The Lampakanay plant grows naturally in the waterlogged areas of Purok 6, there is no maintenance needed for the plants. Thus, the capital needed she needed to start up is only her time and effort.

Ang nakamaayo man gud ani sir kay dili na kinahanglan kayo og dako kaayo nga kwarta i-kapital para makasugod mi kay gatubo ra man na og iya ss daplin og kusog ra man sad ang pununan gyud ani… mahuman dayun kay ako man dal-on og isuroy sa mga lahi-lahi nga mga lungsod,” she shared.

[“The good thing in this work sir is that it does not require us to have a big capital money to start up due to the fact that it only grows nearby… after it is done then I have all the banigs we can produce being old in different towns”]

The Banigs that she and her husband are producing costs 150 pesos compare to the 250-300 peso price if it’s already sold in retail stores.Although the range between their price is too low than the price from that of the ones being sold in retail stores, she is still thankful with the additional money she gets especially in helping shoulder the needs of her youngest son and his grand children who are already in College and Senior High School.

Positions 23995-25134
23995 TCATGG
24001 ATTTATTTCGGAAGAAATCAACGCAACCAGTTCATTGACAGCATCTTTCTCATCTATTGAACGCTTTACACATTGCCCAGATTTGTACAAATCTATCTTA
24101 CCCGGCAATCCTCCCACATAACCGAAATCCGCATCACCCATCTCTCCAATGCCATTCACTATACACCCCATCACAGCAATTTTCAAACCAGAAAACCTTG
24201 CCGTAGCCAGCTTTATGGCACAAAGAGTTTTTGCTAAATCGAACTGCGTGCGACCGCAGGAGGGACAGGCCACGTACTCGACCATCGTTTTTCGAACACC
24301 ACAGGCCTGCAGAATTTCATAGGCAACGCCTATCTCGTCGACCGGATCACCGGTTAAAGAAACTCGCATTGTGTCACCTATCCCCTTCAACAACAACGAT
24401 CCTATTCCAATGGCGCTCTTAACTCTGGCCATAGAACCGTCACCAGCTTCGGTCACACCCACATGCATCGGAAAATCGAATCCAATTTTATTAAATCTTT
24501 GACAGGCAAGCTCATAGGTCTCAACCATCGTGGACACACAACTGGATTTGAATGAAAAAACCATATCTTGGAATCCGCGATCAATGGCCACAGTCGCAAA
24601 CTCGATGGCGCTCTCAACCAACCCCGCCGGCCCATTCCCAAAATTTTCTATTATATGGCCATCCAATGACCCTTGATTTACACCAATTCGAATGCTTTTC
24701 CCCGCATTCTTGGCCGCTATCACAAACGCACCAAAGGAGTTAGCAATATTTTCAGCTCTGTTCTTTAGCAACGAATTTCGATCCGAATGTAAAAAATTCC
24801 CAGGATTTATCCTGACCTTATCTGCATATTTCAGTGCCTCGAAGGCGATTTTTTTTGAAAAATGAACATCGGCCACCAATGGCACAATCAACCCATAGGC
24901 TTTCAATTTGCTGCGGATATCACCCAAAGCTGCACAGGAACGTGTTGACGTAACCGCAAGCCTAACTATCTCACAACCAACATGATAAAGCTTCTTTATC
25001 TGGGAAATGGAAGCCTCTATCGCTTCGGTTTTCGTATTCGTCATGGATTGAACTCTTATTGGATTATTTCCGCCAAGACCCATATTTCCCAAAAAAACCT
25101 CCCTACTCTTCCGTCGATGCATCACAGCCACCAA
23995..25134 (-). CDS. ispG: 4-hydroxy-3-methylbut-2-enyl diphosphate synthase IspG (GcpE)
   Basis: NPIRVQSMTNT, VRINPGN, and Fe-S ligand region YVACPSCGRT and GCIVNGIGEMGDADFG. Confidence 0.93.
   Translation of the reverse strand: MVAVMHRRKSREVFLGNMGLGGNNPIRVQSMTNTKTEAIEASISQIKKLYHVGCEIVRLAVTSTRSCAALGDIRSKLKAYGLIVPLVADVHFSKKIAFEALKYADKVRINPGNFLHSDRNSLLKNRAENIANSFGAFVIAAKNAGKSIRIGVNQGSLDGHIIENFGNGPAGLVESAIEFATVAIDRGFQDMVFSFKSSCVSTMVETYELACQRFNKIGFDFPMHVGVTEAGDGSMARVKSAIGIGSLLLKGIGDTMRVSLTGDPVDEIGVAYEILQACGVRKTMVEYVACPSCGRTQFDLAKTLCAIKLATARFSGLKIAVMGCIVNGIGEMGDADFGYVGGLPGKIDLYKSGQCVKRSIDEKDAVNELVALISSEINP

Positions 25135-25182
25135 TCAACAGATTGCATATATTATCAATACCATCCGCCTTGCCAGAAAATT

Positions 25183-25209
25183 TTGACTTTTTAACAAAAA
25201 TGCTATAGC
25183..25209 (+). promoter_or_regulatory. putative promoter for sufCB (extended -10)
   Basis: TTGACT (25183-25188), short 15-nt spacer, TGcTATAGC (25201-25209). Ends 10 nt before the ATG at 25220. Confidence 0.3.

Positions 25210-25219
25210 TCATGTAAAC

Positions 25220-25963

As I venture their world, I came to realization that weaving is not just an industry which tends to bind strips of grasses or yarns to form a fabric or mat; but it is the art that binds families and communities tighter than ever before.

After I have interviewed and mingled with Nanay Daisy’s family, I made my way to the Purok 1 of Babay, Alubijid to look for another Salt-maker. As my feet reaches the coast of Barangay Baybay, I am fortunate to meet Marlyn Magdugo, a native from Gitagum, Misamis Oriental who moved to Purok 3, Baybay,Alubijid after marrying his husband named Lester. They earn their family income from his husband’s catch from the sea and from the harvest they get from the fish farms.

They used to earn income from salt-making during summer by producing their own. Marlyn prepares a large plastic cellophane where  they to the process of solar salt making given they live beside the sea. Every month during summer season , they are capable of producing 40 sacks of Class B which is sold to the makers of dried fish or “bulad” from Zamboanga.

Mr. and Mrs. Magdugo are doing their best to find sources of income, especially that they want to give a brighter future to their children who are still in Elementary and Senior High School, so they may be able provide their needs.

Ang pangandoy gyud nako para sa ila (sa akong mga anak) sir kay ang makatiwas gyud sila kay para puhon kay makabati sad sila sa arang-arang nga kinabuhi og kana pong malinawon.” She smilely shared.

Marlyn , along with her husband Lester, prepares the fishing net that her husband will be using for fishing  in the dawn the following day. Lester frequently catches Budlisan and Taalakitok fish, which he and the rest of the fisher folks tend to sell to the retailers in a nearby market.